The Turbulent Mind: Madness, Moods and Melancholy in the Art of the Nineteenth Century

Ghent, Museum of Fine Arts, 16-17 May 2014

In collaboration with the Research Platform XIX and the European Society for Nineteenth-Century Art

With the support of
the Research Foundation - Flanders, Flemish Art Collection, Museum of Fine Arts Ghent, Dutch Postgraduate School for Art History (OSK), Ghent University - Faculty of Arts and Philosophy

Organising committee: Jan Dirk Baetens (Radboud University, Nijmegen), Koen Brosens (KU Leuven), Rachel Esner (University of Amsterdam), Bruno Fornari (Museum of Fine Arts Ghent), Jenny Reynaerts (Rijksmuseum, Amsterdam), Johan De Smet (Museum of Fine Arts Ghent), Marjan Sterckx (Ghent University) and Cathérine Verleysen (Museum of Fine Arts Ghent)

Scientific committee: Werner Adriaenssens (Vrije Universiteit Brussel), Maite van Dijk (Van Gogh Museum, Amsterdam), Mayken Jonkman (RKD, The Hague), Herwig Todts (Royal Museum of Fine Arts, Antwerp), Francisca Vandepitte (Royal Museums of Fine Arts of Belgium, Brussels), Filip Vermeylen (Erasmus University, Rotterdam) and Catherine de Zegher (Museum of Fine Arts Ghent)

On 7 May 1824, Eugène Delacroix wrote in his diary: “I do not care for reasonable painting at all. I can see that my turbulent mind needs agitation, needs to free itself, to try a hundred different things before reaching the goal whose tyrannous call everywhere torments me. (...) If I am not quivering like a snake in the hands of Pythoness, I am cold; I must recognize it and submit to it; and to do so is happiness.”

In these lines, Delacroix evoked the age-old theme of the mad artist, tormented but divinely inspired, balancing on the verge of insanity and genius. Delacroix’s interest in the intersection of art and madness was hardly an isolated phenomenon. The rise of romanticism saw an exploding interest in the irrational, the disturbed, the insane, and its potential to liberate the arts, the mind, and even the world at large from the rigid chains of reason.


On the occasion of the Théodore Géricault exhibition in the Museum of Fine Arts in Ghent, the museum joins forces with the Research Platform XIX and the European Society for Nineteenth-Century to organise a two-day conference to explore the theme of madness and art in the nineteenth century, a time when artists first deliberately turned for inspiration to the mentally deviant and fully developed the idea of art as an expression of the emotional self. The conference brings together international specialists in the field and deals with both the myth of the artistic temperament and representations of madness, moods or melancholy.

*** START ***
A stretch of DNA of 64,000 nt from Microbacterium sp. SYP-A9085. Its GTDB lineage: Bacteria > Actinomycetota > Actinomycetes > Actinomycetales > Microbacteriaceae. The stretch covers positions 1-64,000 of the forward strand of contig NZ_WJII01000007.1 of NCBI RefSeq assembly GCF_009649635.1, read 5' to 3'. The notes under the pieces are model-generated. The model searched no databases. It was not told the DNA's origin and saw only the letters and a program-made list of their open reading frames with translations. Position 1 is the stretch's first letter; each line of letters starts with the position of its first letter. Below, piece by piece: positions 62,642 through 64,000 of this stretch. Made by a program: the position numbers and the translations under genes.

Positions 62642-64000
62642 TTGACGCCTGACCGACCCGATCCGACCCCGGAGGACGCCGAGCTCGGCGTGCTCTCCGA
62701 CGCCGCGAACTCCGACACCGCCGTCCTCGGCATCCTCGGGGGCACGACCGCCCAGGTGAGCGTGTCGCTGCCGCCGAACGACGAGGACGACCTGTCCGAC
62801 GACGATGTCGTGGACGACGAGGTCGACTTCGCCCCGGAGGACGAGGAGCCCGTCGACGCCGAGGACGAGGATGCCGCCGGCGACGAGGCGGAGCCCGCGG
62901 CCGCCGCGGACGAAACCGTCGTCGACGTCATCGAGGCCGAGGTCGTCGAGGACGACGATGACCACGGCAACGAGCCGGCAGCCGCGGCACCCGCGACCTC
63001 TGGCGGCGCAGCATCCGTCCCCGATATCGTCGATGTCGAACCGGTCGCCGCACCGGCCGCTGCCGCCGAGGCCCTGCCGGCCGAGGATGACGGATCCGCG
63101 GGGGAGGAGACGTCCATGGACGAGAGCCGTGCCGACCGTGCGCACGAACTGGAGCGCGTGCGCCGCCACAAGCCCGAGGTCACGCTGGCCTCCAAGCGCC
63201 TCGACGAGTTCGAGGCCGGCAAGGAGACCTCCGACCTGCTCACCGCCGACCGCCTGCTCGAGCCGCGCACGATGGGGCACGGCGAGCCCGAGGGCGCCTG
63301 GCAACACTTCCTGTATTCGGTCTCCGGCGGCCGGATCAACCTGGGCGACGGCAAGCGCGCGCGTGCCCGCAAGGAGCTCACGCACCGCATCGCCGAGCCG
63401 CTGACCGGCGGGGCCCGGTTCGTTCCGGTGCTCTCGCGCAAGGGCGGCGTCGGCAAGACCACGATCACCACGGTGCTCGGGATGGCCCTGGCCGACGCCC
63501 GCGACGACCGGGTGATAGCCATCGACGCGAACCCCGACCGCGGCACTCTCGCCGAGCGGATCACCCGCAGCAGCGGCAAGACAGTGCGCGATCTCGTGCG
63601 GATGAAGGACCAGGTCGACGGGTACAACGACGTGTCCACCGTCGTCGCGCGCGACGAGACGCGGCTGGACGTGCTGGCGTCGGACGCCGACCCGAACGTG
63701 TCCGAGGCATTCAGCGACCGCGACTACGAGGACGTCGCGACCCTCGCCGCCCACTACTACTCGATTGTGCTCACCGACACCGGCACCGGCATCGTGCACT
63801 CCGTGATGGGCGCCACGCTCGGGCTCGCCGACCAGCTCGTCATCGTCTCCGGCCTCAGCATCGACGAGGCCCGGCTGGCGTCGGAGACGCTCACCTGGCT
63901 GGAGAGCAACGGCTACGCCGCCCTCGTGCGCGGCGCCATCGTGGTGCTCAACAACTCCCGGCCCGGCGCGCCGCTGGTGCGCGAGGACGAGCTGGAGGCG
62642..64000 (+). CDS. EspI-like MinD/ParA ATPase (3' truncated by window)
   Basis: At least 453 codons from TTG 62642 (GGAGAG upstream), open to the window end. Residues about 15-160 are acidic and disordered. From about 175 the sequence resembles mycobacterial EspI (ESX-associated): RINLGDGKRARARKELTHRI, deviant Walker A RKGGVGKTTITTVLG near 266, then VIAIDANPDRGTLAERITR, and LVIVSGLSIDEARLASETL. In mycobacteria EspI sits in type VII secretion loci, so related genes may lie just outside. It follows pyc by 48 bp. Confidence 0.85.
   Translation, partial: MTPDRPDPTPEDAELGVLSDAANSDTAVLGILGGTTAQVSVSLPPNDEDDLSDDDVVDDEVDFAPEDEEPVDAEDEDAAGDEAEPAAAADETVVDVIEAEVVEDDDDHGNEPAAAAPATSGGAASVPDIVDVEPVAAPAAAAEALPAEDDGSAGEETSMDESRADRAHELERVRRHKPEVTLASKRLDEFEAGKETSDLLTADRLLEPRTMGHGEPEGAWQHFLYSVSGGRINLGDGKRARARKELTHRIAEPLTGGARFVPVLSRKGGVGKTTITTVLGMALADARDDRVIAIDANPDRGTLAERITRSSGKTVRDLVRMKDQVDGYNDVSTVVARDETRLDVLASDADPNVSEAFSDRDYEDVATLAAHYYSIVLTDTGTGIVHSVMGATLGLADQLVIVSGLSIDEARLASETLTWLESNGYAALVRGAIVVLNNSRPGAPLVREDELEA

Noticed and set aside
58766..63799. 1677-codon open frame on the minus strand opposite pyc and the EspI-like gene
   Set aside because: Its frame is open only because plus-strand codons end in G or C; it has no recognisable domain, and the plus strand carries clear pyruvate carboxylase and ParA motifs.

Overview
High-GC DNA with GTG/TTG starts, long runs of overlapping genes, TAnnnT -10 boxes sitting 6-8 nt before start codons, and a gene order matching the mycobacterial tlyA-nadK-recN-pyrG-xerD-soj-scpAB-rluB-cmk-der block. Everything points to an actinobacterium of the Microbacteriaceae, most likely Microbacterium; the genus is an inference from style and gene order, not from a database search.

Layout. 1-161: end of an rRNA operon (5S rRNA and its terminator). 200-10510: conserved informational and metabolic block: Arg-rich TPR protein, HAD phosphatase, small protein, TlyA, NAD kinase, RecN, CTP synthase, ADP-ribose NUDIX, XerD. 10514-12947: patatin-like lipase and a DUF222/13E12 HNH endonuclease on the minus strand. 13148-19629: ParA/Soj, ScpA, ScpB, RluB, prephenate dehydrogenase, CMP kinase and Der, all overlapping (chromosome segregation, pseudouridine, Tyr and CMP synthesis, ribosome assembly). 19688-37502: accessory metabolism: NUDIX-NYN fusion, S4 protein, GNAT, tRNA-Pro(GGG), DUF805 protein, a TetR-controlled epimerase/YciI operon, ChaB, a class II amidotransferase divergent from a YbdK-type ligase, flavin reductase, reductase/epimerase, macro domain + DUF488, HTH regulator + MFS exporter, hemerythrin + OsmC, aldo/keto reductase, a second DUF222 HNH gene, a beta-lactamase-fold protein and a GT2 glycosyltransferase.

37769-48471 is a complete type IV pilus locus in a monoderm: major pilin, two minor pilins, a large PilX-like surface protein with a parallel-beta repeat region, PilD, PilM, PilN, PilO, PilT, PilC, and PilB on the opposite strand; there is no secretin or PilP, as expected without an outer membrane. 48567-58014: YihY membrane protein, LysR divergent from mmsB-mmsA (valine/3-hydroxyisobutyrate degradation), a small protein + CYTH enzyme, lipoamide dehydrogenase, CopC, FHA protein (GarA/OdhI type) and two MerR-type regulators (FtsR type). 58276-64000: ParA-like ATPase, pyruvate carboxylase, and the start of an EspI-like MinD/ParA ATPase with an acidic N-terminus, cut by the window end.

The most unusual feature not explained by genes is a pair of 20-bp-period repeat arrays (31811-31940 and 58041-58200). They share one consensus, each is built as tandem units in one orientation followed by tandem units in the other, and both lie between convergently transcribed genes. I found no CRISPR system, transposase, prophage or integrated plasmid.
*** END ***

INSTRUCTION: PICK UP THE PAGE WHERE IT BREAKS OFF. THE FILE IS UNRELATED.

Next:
More information:

Jan Dirk Baetens, Radboud University Nijmegen:

Cathérine Verleysen, Museum of Fine Arts Ghent:



Museum voor Schone Kunsten Gent


Hofbouwlaan 28

9000 Ghent – Belgium



€ 40 (students € 25)

Includes coffee breaks and lunch

Max. registrations: 100



Email to (mentioning your institutional affiliation), and transfer of the registration fee to:

AGB Kunsten en Design – Botermarkt 1 – B-9000 Ghent – Belgium

IBAN BE11 0910 1974 1448


Mentioning name of participant and ‘The Turbulent Mind’

Confirmation of registration takes place only after receipt of the conference fee.



English / Français

Théodore Géricault, Portrait of a Kleptomaniac, ca. 1820-1824
© Museum of Fine Arts Ghent


Théodore Géricault, Madman-Kidnapper, 1819- 20 / 1822-23

© Michele and Donald D’Amour Museum of Fine Arts, Springfield,
Massachusetts, The James Phillip Gray Collection